2020/03/27 • 4 min read

PenTest: Information Gathering and Scanning

Preparation has always been a key point in all historical attack strategies. From a simple bank robbery to a world war, everyone wants to get as much information as possible and very often the success of an operation is the result of good planning beforehand. We can divide the preparation into three tasks: Reconnaissance, Information gathering and Scanning (also called foot printing). This is the mandatory and first big step for every penetration testing.

The importance of gathering information

To start a pentest it’s important to collect information about the target in the first place, this also includes to define the goals and the objectives of the test. The information gathering consists in the search for public information available related to the system and seeks what are the best way to exploit that information.

The purpose of gathering as much information as we can, is to understand how the application or system works in order to discover security lacks that can be solved. For that process we have two approaches:

Passive Information Gathering – this method can be used before the active information gathering, because is less evasive. Only the publicly published information of the target information is used, and it is gathering as much information as possible without establishing contact between the pentester and the target. For this we can use some open source tools, for example: whois domain, social networks, mail servers, list of applications hosted on the same IP address and other open information.

Active Information Gathering – on this type of approach, more preparation is required from the pentester because it leaves traces, which can result in the trigger of alerts to the target. Using this method, the targeted organization may become aware of the ongoing process since there is an active engaging with the target. At this stage, we obtain information about the open ports, services, versions of the applications, version of the operating system, etc.


Toolset of the pentester for scanning

Now that we know what information we want to retrieve, there’s many ways to gather it. The very first tool that everyone should use is Google. The amount of data shown by Google is huge and you can find interesting things regarding your target. The Google Hack Database shows you a big list of useful tricks to look for information with the Google Search Engine. Maltego is also another tool that help link data with business and email addresses. Looking for information in that way is called indirect but it’s not enough to retrieve all that we want.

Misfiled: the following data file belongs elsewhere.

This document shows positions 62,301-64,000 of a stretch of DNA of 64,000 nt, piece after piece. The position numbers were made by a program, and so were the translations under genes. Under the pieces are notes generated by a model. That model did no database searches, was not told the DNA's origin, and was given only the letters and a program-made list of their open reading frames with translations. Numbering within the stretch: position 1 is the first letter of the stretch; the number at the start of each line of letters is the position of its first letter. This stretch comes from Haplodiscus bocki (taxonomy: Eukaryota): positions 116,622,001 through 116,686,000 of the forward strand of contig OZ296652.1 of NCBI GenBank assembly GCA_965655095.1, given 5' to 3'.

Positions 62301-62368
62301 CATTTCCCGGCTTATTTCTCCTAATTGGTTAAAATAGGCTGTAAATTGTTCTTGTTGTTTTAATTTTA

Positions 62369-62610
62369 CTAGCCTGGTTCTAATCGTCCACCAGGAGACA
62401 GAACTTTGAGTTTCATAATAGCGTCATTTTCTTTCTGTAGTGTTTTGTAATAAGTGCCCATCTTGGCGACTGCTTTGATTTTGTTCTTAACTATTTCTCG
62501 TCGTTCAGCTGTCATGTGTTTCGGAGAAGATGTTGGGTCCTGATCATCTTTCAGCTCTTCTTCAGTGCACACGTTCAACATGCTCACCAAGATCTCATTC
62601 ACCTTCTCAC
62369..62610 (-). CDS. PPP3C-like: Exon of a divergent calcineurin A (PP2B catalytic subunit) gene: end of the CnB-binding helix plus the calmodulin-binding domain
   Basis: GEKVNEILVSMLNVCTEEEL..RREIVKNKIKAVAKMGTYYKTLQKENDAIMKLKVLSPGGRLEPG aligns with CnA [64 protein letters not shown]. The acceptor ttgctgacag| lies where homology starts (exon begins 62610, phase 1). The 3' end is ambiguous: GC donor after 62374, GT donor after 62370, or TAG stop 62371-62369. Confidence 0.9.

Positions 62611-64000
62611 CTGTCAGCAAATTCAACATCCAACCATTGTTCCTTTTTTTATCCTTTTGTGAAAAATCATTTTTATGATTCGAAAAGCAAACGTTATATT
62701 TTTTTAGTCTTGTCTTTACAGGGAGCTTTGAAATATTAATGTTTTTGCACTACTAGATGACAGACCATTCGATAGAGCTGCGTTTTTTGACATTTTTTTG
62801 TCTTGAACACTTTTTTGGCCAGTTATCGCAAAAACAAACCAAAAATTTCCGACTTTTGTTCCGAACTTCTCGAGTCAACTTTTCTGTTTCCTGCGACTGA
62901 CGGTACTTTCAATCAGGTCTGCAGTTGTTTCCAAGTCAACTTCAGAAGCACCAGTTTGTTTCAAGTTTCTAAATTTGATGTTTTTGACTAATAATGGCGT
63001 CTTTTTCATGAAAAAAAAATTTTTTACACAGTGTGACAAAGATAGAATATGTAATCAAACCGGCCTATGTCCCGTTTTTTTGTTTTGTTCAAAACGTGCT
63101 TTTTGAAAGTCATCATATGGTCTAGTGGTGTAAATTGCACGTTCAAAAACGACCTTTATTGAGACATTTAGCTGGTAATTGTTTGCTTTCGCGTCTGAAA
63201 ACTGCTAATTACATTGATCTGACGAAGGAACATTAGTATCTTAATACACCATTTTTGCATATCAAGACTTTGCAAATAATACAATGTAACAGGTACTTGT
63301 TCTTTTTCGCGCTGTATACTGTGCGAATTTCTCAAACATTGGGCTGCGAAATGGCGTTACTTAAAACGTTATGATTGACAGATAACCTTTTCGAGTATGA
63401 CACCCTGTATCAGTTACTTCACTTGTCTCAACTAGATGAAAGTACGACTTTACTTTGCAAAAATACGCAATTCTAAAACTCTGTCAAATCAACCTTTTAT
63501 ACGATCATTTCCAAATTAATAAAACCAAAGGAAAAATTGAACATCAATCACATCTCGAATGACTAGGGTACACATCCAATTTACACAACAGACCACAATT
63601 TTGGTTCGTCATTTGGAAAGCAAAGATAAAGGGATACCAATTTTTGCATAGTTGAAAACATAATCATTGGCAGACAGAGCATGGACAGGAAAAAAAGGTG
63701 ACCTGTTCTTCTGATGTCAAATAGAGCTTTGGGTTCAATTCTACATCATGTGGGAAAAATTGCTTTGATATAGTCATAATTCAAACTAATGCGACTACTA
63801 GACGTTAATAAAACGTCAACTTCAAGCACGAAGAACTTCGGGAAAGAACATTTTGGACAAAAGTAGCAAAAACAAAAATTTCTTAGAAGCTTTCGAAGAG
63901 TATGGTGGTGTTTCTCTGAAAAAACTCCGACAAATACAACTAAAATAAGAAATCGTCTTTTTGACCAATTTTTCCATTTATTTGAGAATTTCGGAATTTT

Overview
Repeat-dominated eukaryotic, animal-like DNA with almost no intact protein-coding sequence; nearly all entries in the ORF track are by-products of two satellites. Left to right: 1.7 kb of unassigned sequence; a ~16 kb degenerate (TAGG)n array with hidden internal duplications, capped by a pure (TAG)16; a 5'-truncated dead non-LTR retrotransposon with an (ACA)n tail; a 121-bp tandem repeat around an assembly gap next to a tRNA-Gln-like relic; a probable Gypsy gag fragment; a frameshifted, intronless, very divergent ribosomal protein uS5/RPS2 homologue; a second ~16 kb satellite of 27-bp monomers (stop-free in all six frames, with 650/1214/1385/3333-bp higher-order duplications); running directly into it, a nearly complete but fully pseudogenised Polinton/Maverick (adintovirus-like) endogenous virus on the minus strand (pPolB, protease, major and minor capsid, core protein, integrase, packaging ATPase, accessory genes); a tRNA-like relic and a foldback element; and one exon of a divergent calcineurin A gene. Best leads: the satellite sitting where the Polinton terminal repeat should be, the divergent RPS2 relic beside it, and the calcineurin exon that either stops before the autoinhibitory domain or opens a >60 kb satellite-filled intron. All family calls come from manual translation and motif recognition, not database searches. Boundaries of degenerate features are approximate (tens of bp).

It was mentioned in the previous article that the main tool of a pentester is a security-oriented operating system. There’s three major one: Kali, ParrotSec and BlackArch. They provide all the tools needed to quickly run a penetration test against an environment. Among all of them, there’s some that are mainly used for scanning and information gathering:

  • nmap – is an open-source network scanner used to discover hosts and services on a computer network by sending packets and analyzing the responses, it can also be used to vulnerability scan.
  • OWASP ZAP – is an open-source web application security scanner. It is intended to be used by both those new to application security as well as professional penetration testers.
  • nslookup – this is an available command-line tool in every computer for querying the Domain Name System to obtain domain names or IP addresses or even other DNS records.